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North Korea’s trade dependency on China peaks amid sanctions

By Jung Min-kyung

Published : Oct. 30, 2017 - 17:11

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North Korea’s trade dependency on China reached an all-time high last year, while its luxury goods imports amounted to nearly $666 million, according to a lawmaker.

The figures come amid the international community’s growing efforts to place a cap on the reclusive nation’s economic activity by convincing Beijing to use its clout against Pyongyang. 

A line of Chinese shipping container trucks are waiting to enter North Korea. (Yonhap) A line of Chinese shipping container trucks are waiting to enter North Korea. (Yonhap)

A recent report by the Korea-Trade Investment Promotion Agency said the North’s trade dependency rate on China inched to 92.5 percent in 2016, a tad higher than 91.3 percent in 2015. Its rate with Russia, which came in second, stood at 1.2 percent, making China clearly North Korea’s economic lifeline.

The total trade volume between the two nations in 2016 added up to almost $6 billion, which was a 6.1 percent increase compared to 2015, said KOTRA.

North Korea’s imports of luxury goods last year jumped 9.8 percent to $666 million, amounting to 17.9 percent of its annual imports, Chinese Customs data cited by Rep. Yoon Sang-hyun of the Liberty Korea Party here showed. Such products included upmarket electronics, cars, leather products and watches.

Previously, reports of the North’s increasing demand for foreign goods such as chocolate and alcohol from China, had made headlines after Hong Kong’s South China Morning Post said it imported about 167.9 tons of chocolate worth $398,000 from China during the first quarter of the year. The figure nearly doubled on-year.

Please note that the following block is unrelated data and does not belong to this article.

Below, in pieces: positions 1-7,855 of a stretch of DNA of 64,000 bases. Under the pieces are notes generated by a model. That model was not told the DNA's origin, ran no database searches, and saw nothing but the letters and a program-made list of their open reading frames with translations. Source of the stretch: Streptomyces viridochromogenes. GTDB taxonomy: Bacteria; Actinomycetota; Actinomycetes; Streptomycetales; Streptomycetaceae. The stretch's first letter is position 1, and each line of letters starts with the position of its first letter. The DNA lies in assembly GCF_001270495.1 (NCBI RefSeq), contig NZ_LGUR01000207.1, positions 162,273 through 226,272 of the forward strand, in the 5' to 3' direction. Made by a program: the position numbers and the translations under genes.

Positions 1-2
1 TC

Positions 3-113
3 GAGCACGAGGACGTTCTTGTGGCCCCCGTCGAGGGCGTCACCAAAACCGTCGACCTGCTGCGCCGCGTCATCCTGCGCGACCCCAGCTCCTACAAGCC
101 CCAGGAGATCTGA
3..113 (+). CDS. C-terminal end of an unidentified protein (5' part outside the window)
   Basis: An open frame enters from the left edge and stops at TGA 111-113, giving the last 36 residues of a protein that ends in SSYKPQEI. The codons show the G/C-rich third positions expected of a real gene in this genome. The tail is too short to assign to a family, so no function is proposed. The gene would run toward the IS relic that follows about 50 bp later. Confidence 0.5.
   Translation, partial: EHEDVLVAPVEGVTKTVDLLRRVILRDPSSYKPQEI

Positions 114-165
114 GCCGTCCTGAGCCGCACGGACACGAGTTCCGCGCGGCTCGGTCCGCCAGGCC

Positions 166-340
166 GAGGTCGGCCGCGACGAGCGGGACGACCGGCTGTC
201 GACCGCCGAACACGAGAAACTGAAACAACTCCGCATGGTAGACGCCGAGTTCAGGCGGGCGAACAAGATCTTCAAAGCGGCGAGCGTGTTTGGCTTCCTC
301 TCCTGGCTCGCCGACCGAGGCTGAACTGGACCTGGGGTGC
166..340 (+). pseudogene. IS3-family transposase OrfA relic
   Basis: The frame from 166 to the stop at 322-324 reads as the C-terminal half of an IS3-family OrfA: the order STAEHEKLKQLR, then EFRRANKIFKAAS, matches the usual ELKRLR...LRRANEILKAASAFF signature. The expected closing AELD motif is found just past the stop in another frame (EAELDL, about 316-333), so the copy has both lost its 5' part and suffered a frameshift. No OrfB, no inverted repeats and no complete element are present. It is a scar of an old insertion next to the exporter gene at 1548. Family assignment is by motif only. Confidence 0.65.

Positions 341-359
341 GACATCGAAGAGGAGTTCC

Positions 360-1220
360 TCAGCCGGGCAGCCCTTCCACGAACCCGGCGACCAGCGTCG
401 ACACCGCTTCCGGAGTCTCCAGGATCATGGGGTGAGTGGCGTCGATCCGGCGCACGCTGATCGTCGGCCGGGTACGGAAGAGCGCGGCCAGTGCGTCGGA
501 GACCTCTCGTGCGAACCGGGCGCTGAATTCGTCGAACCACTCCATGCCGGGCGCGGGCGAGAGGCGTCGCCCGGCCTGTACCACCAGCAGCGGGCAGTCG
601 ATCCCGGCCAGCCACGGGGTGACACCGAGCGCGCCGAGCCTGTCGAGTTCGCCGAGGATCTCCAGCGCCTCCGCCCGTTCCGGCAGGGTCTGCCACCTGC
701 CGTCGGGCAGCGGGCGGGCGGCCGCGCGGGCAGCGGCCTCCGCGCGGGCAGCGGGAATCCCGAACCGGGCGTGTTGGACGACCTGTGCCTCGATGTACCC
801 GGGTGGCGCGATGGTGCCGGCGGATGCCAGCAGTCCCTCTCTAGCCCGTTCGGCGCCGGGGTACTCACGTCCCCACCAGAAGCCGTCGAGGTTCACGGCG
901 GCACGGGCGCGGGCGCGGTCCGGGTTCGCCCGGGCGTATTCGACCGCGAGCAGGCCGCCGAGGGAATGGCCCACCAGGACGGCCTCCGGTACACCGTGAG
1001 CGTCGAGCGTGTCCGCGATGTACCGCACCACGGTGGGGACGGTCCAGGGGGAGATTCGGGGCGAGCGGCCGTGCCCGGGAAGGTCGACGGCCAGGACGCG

Experts cited the birth and rise of a new middle class in North Korea as the reason for the increasing demand for foreign goods there.

“Kim Jong-un’s move to bring some elements of capitalism including a market economy into its socialist economic system has seemingly invigorated North Korea’s economy, because it has awoken its people to a new way of life,” Yang Un-chul, vice president of the private Sejong Institute, previously told The Korea Herald.

China implemented the latest United Nations sanctions on the rogue regime following its series of nuclear and missile tests in September.

Last month, Beijing ordered the shutdown of North Korean-owned businesses in China by early January, following its announcement it would cut off gas and limit shipments of refined petroleum products. But crude oil, which accounts for the biggest share of its energy exports to the North, has not been subject to the ban.

Regarding the sanctions, experts say it may take more time for the effect to kick in.

Seoul’s Unification Ministry said Monday that the northern neighbor may undergo severe economic hardships in the near future, when the latest United Nations Security Council and the US’ unilateral sanctions take effect.

About 90 percent of North Korean export products are expected to struggle under the sanctions, said Unification Minister Cho Myoung-gyon.

“After the death of founder Kim Il-sung, North Korea faced severe economic difficulties. In some cases, we think that the North‘s situation could get worse compared to that period,” Cho Myoung-gyon said at a forum, referring to the period in the 1990s when North Korea was struck by widespread famine. 

By Jung Min-kyung (mkjung@heraldcorp.com)